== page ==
Two Different Retirements: Real Estate vs. 401k
It used to be that you went to college, got a good job with a pension, and rode that wave until the day you retired. Things aren’t like that anymore and we’re 100% individually responsible for putting away savings SO THAT we can retire.
Not only are employer-paid pensions practically non-existent, but it’s not common anymore to stay at a single company or even remain in a single career path long term. For this reason, many of us have old, partially funded, half-forgotten retirement accounts scattered throughout our trail of previous employers.
If this sounds familiar, you’re going to want to declutter your retirement accounts ASAP by rolling each one over into a single, consolidated account.
Red Rover Rollover
You don’t want to be on the verge of retirement attempting to remember all the way back to your 20s and 30s as to who you worked for and what financial company managed that 401K, 403b, or IRA. What a disaster!
Trust me, while some of that is moderately fresh in your mind, you’re going to want to consolidate and rollover all your prior retirement accounts into a single, manageable account you can keep track of easily.
It’s a beating, but if you do what it takes now - find all the accounts, see all the notaries, file all the paperwork - your future self (and your family) will thank you SO much.
Investing in Real Estate with Retirement Funds
Here’s where you get to the good stuff. Once you can see the value of your combined retirement accounts and their lackluster performance, you become interested in investment opportunities that have the potential to help you accelerate your earnings.
Did you know you can use your retirement funds to invest in real estate?
Yup! Sure can!
There are absolutely some rules you need to follow in order to do this, but first, let’s walk through a couple of hypothetical scenarios to see why you might be interested in investing in real estate with your retirement savings.
Hypothetical Situation 1: Keep My Money Where It Is
First, let’s pretend you have $100,000 in your consolidated retirement account. And let’s say that over the next few decades, you earn about 7% in returns annually. You add $10,000 per year to the account with compounding growth. In 30 years, when you are retirement age, what do you think you’ll have?
Not a bad deal. So, you’re thinking, I can handle that, right?
Well, let’s add inflation into the mix. Inflation is about 3.22% per year, which means the cost of living doubles every 22 years.
The 1.8 million that sounds like boo-coo bills right now equates to less than $900,000 in today’s money. Living out retirement on only $900,000 is downright scary.
Enter: The Self-Directed IRA
With a self-directed IRA, you have infinitely more control over the types of investments you’re allowed to make with your retirement money. No more being limited to certain mutual funds, stocks, and bonds, although you can certainly invest in those if you want.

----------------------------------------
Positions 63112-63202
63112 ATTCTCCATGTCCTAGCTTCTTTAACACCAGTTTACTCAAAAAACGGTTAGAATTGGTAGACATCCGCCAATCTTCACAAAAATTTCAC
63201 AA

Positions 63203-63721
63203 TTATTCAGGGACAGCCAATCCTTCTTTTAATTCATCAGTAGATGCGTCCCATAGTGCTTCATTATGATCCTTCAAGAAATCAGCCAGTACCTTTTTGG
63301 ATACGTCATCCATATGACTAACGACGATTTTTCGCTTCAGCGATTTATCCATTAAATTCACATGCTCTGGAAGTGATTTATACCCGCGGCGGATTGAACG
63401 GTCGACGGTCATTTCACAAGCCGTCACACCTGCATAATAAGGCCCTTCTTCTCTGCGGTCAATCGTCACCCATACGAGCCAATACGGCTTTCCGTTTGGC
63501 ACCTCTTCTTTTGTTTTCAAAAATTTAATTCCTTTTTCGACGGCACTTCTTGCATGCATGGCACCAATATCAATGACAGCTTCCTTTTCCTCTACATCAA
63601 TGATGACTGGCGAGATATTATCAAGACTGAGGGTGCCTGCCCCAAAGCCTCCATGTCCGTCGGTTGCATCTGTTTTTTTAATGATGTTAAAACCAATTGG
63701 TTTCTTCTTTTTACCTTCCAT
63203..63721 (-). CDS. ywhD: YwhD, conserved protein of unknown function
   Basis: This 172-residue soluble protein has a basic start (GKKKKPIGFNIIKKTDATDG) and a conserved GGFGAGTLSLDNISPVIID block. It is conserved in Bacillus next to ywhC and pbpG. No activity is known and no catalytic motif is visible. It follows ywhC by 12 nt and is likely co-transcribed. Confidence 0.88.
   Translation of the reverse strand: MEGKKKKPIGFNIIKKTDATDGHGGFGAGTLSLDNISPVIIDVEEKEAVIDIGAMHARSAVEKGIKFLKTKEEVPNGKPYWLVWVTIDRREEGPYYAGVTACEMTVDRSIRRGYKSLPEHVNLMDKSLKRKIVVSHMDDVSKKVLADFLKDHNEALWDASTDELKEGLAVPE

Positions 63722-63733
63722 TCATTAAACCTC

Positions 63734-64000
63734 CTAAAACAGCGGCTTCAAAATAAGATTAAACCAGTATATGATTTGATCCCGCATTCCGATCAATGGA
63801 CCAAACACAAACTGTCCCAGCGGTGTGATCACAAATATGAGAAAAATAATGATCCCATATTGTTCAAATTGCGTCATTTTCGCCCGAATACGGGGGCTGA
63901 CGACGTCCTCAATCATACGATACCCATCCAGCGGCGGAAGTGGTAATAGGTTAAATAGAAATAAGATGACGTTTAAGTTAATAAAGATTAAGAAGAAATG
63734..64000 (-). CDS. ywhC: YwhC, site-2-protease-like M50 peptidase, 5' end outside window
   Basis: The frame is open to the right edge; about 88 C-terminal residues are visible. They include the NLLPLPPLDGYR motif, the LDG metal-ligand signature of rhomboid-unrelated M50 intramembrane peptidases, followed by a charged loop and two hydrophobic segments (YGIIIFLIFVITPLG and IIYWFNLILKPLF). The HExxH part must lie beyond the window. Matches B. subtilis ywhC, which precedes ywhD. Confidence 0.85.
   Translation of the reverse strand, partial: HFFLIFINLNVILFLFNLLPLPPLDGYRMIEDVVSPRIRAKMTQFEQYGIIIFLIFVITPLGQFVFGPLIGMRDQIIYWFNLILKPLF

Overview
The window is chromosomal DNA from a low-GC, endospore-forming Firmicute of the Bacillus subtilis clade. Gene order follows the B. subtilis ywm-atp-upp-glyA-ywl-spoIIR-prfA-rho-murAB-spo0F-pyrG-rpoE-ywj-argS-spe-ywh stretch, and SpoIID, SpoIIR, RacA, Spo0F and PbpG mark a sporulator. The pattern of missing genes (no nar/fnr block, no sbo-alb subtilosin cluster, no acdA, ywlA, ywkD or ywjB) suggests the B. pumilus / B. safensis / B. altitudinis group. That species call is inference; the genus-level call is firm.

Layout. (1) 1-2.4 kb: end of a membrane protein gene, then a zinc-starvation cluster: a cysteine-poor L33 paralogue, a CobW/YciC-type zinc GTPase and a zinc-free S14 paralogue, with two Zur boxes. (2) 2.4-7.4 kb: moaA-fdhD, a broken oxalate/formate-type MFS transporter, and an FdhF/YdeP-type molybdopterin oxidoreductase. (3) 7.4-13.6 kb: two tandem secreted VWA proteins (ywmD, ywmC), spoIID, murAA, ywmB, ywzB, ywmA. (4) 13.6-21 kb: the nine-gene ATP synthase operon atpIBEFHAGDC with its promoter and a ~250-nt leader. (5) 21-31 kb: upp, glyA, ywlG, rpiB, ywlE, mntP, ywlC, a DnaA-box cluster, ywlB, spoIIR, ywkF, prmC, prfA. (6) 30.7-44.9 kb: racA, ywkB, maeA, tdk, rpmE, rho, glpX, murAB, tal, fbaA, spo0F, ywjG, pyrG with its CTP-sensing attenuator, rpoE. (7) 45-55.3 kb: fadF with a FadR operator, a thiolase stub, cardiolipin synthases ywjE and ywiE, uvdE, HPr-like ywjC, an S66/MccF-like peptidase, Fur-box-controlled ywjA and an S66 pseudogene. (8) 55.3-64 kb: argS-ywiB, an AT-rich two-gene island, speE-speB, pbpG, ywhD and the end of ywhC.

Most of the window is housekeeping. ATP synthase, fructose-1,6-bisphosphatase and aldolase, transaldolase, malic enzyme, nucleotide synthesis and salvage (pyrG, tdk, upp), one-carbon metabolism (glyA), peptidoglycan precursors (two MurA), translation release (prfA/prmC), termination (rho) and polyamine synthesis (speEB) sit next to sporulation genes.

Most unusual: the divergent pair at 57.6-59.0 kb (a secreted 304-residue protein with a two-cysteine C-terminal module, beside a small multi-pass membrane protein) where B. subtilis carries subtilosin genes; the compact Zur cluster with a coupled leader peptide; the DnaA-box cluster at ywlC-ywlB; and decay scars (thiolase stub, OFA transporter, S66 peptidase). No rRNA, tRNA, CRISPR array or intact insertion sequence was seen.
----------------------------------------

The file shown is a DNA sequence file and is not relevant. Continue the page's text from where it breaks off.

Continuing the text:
Of course, there are limits - you can’t invest in a vacation home for yourself, for example. But you CAN invest in commercial real estate syndications. These are passive investments where you direct the custodian of your self-directed IRA account to invest the funds in a certain deal on your behalf. Any interest/profit earned from the syndication go right back into your retirement account and build your retirement savings.
Hypothetical Situation 2: Invest My Money In Real Estate Syndications
Now, let’s pretend that the same $100,000 was in a self-directed IRA account, invested in real estate syndications. You invest in deals with a 5-year hold time and a 2x equity multiple, which means over the course of 5 years, your initial investment doubles (roughly 20% annual returns).
To be clear, that means in 5 years, your $100,000 could be $ 200,000 and 30 years from now, your self-directed IRA could value about $6.4 million. Then, don’t forget about the $10,000 in contributions each year, like in hypothetical scenario 1. Add those in and you’d have over $9.5 million at retirement.
*Side note: Being able to contribute $10,000 per year assumes that your employer’s 401K allows in-service rollovers. If that is not allowed, you may be limited to contributing $5,500 per year which makes the total in your account in 30 years around $7.4 million. Still not a bad deal at all.
Comparing $9.4 million (or $7.4 million if your contributions were limited) to $1.8 million is a no-brainer.
The impact on your future life and your kids’ future is nearly unimaginable, but add that to the impact your 30 years of real estate investments made on thousands of families whose apartments and communities you helped improve.
I’d choose real estate every time.
The thing is, you can’t make this choice when you’re 65. This is a choice you have to make now.
Even if you procrastinate another 5 years, you’re missing out on hundreds of thousands of dollars.
Do it for your future self, for your family, for your children. The sea of paperwork is worth it to prevent your 70-year-old self and your loved ones from experiencing financial stress and strained relationships because of money. Learn the lingo, and do what it takes today so you can live life on your own terms when it matters most.